12 Apr 2022

Easter message 2022

Running to the tomb

Running to the tomb

Dear sisters and brothers in Christ,

Looking at our TV Screens, social media and newspapers there are many distressing scenes of people running; running away from the bombs and invasion in Ukraine and in Ethiopia; running away from rising flood waters; running away from just the difficulties that life throws at us, including COVID.

Right from when the first disciples expressed their wish, “Sir, we wish to see Jesus”, our Catholic faith has always had a visual component; it has never been afraid to depict what faith looks like.

One such depiction is to be found in the old railway station, turned art gallery, the Musée D’Orsay in Paris. It is the wonderful oil painting by Eugene Burnand entitled, Peter and John running to the tomb on the first Easter Sunday morning.

They are not running away but rather running to what seems to be death, the place of defeat.

Even the most avid readers of the Gospels cannot quite imagine the dramatic change of mood in Jesus’ disciples from the afternoon of Good Friday till Easter morning. They had invested three years, three hard, intensive, exhilarating years with the one they believed would deliver Israel from its oppressors. Yet he did not sound like a revolutionary who could overthrow the Romans. He was more interested in attacking hypocrites and reaching out to lowlife outcasts.

But now all seemed lost. Jesus was betrayed, tortured and put to death on a Roman gallows. And yet… a strange turn of events had occurred. Mary Magdalene had come to honour the tomb early Sunday morning and found the very large boulder blocking the entrance removed. Jesus’ body was no longer there. She ran to tell Peter and John. They ran to the tomb. The biblical text tells us John outran Peter. Could it be? Could it be that all Jesus had said about being raised up the third day was somehow true?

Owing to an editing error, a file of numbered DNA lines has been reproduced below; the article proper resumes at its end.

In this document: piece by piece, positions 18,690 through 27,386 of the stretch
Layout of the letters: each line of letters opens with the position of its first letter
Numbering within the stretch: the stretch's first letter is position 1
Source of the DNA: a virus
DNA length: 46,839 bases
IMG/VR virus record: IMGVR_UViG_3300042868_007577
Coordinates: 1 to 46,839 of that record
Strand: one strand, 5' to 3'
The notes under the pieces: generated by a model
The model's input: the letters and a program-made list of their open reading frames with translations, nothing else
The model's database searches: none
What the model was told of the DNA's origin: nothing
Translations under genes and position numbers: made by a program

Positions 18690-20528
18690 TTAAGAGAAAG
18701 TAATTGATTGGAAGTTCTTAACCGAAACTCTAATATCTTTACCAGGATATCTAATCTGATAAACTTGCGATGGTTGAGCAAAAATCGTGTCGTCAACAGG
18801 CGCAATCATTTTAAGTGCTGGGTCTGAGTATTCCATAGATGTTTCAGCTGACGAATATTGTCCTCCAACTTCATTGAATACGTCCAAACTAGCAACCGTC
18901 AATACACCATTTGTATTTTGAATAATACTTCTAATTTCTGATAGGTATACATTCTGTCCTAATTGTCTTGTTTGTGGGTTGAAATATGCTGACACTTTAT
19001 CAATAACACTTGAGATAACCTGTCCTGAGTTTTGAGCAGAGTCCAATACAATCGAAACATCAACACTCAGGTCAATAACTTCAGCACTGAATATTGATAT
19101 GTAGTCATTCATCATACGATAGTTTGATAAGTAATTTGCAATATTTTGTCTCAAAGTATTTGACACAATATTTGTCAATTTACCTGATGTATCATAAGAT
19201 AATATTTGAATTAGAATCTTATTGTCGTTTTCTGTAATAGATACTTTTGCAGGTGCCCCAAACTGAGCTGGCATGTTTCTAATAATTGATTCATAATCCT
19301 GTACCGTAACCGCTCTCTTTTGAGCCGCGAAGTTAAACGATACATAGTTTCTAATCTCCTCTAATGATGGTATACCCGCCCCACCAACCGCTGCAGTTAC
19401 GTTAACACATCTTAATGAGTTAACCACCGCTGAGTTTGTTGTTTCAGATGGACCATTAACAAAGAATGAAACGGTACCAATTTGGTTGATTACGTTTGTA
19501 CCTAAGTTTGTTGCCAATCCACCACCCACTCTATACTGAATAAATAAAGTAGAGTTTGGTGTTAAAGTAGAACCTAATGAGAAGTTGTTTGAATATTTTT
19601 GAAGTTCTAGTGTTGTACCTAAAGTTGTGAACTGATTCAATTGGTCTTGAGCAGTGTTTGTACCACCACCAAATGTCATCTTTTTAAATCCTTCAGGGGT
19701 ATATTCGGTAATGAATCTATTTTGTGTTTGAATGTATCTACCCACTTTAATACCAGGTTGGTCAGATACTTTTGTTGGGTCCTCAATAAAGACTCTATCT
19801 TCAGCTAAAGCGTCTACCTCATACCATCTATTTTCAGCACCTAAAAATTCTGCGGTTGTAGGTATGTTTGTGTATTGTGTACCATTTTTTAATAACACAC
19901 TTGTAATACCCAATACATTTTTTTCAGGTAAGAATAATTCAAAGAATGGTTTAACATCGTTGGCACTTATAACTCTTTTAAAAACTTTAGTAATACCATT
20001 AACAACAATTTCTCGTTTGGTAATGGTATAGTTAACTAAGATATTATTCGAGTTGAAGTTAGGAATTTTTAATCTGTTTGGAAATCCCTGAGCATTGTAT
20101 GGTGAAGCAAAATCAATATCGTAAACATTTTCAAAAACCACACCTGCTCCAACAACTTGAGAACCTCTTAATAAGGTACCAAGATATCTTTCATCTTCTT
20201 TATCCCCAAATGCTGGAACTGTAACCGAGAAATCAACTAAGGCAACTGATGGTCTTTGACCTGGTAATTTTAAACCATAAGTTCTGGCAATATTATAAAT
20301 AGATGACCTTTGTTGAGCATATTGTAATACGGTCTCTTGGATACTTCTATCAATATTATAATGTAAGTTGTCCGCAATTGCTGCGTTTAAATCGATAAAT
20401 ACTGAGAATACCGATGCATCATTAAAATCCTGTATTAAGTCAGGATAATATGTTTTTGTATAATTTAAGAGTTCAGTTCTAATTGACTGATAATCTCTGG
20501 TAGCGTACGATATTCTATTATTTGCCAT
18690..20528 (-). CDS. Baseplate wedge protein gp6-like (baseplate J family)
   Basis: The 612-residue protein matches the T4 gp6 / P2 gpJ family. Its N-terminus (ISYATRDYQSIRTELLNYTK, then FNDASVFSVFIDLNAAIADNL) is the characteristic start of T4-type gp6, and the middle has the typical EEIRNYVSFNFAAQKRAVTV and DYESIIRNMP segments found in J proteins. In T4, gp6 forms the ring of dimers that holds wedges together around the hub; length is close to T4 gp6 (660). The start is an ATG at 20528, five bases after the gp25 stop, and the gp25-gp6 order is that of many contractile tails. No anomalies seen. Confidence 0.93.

The painting is certainly direct and human, we can immediately identify with the emotions depicted.

It is easy to relate to the sunrise reflected onto the faces of old Peter and young John, illuminating the unbelievable anticipation of what they dare hardly hope they will find.

We don’t know all that was going on inside their minds. But the Eugène Burnand image captures well their emotional state. Like children running to greet their beloved father home after a long trip or to discover the present they never imagined anyone would give them, John and Peter run to the tomb to verify what Mary had reported. John, wearing white, symbol of purity, clasps his hands like a football fan hoping against hope that his team will stay ahead to the end. Peter, somewhat older, his face wizened from numerous fishing trips, holds his hands to his chest – is it true? Am I about to see the one I so dearly love even though I denied him under pressure?

The genius of this painting is as much in what we don’t see as in what we do see. Though John and Peter are gazing ahead, we must imagine what they behold by seeing through their eyes. Is this not the essence of faith? We know it is true, we know Jesus rose, but we have not actually seen him as yet.

This Easter we too, like the disciples Peter and John, run to the tomb of Jesus with a mixture of thoughts feelings and faith. We run not away from death but towards He who is our life. This pattern is set down in our lives at our Baptism. At Easter we renew our baptismal life and know that we belong not to death but to life.

A blessed Easter to you all

God is good, good indeed.

 Easter message - Running to the tomb.pdf

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